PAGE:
The traditional way of finding interference fields is by taking a careful history of the patient's problem. What one looks for is an injury, operation or illness in the months preceding the onset of symptoms. Presumably, part of the body's response to the injury or illness was a local "alarm reaction" involving the autonomic nervous system. The autonomic nervous system controls circulation to each part of the body and when an emergency arises changes circulation to that part. Interference fields seem to develop when the autonomic nervous system control does not return to normal (after the emergency is over).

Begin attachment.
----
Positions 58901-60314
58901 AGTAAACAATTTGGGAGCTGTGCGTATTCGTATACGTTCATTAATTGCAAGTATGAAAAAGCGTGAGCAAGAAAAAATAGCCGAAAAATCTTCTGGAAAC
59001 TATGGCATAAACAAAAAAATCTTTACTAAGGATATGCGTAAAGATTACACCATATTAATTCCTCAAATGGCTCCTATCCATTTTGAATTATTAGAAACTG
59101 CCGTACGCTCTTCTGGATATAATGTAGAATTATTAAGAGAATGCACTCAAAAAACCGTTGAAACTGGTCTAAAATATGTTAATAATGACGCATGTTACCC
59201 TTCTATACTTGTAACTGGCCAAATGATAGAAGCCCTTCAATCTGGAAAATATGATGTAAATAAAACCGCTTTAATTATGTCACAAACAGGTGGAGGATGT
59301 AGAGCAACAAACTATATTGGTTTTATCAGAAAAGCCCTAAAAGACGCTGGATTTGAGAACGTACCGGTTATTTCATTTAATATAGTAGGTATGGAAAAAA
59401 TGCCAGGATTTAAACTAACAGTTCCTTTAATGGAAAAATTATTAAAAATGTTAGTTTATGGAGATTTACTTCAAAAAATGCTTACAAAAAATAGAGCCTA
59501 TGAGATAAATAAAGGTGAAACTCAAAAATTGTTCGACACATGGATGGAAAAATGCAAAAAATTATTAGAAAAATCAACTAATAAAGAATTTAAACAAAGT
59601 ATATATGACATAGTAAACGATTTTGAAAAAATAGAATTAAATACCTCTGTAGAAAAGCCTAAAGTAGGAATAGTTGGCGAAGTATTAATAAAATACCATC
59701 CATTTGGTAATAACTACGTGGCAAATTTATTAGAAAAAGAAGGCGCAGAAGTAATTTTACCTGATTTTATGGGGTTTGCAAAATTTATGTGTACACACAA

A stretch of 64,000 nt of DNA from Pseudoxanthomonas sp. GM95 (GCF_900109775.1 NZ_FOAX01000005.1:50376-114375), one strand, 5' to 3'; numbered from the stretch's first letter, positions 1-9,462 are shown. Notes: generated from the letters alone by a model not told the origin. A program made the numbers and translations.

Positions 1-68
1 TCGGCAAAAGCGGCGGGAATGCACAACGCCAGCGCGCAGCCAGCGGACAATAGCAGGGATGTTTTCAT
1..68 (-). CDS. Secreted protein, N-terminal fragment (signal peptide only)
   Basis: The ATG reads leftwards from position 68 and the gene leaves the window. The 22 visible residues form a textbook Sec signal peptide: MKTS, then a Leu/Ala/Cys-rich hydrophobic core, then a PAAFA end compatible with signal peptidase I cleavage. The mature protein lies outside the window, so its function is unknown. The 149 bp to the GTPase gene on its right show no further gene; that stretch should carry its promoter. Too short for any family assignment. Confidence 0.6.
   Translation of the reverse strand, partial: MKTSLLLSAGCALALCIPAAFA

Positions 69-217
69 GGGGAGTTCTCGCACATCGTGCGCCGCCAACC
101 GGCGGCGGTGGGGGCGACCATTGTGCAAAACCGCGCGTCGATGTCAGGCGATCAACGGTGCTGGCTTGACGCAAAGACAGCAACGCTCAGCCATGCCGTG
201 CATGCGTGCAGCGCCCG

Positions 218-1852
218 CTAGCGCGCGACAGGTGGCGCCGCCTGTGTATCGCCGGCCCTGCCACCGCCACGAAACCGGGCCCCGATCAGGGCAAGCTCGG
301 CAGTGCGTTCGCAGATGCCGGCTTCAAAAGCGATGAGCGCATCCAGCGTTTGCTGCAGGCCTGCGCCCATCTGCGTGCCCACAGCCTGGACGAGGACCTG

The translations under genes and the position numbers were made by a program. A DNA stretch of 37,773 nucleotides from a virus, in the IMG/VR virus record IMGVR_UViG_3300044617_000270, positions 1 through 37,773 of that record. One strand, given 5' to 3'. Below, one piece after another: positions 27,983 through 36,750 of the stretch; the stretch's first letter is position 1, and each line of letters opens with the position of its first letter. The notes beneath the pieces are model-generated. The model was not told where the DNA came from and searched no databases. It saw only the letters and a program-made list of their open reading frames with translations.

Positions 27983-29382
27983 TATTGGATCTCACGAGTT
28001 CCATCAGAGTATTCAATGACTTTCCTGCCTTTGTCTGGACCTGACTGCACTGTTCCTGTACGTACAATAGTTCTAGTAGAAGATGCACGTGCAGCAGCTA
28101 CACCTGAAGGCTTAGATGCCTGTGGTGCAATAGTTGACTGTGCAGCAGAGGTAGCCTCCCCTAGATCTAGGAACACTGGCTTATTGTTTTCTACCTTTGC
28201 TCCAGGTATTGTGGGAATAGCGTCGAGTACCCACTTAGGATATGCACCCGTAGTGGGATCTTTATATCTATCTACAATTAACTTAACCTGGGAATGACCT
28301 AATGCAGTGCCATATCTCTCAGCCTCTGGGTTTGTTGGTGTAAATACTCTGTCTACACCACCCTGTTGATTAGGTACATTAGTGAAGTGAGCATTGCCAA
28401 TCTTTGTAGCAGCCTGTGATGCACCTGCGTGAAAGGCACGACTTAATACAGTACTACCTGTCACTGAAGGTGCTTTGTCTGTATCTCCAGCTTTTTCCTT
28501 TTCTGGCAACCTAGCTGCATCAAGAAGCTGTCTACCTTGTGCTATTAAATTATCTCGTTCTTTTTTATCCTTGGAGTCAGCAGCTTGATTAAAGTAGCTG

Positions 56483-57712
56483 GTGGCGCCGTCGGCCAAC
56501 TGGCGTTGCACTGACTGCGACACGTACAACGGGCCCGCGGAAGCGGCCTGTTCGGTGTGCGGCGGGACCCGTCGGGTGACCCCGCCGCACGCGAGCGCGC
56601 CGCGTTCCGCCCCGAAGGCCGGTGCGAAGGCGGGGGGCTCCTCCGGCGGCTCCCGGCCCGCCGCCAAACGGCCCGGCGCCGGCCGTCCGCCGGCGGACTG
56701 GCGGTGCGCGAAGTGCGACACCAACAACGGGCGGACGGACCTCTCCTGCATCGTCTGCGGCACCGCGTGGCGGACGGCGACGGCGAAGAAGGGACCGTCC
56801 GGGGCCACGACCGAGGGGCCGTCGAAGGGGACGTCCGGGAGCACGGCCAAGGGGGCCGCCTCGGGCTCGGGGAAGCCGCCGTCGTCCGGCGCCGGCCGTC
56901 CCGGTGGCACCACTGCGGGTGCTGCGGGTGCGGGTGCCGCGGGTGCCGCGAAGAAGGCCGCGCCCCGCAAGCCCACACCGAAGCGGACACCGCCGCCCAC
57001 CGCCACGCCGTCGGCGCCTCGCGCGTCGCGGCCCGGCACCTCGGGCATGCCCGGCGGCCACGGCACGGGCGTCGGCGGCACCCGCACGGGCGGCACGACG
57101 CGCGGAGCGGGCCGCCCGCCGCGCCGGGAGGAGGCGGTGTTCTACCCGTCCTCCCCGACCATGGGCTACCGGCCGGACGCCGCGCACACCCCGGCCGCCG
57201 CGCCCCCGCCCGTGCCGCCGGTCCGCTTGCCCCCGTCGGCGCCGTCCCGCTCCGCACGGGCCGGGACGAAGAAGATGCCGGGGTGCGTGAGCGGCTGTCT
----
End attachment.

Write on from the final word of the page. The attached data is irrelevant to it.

Another way of finding interference fields is by making use of the body's electromagnetic field. The electromagnetic field of the body depends on the generation of electricity by healthy tissue. If tissue is not receiving adequate circulation, as in an interference field, it will be less vigorous and not have as strong an electromagnetic field over it.

The interference field can be "boosted" temporarily by another person (usually the physician), touching the spot with his or her hand. When this occurs there is a generalized inhibition of all the patient's muscles, i.e. they become temporarily weaker. The physician can therefore search for interference fields by touching possible spots and testing the patient's muscle strength at the same time.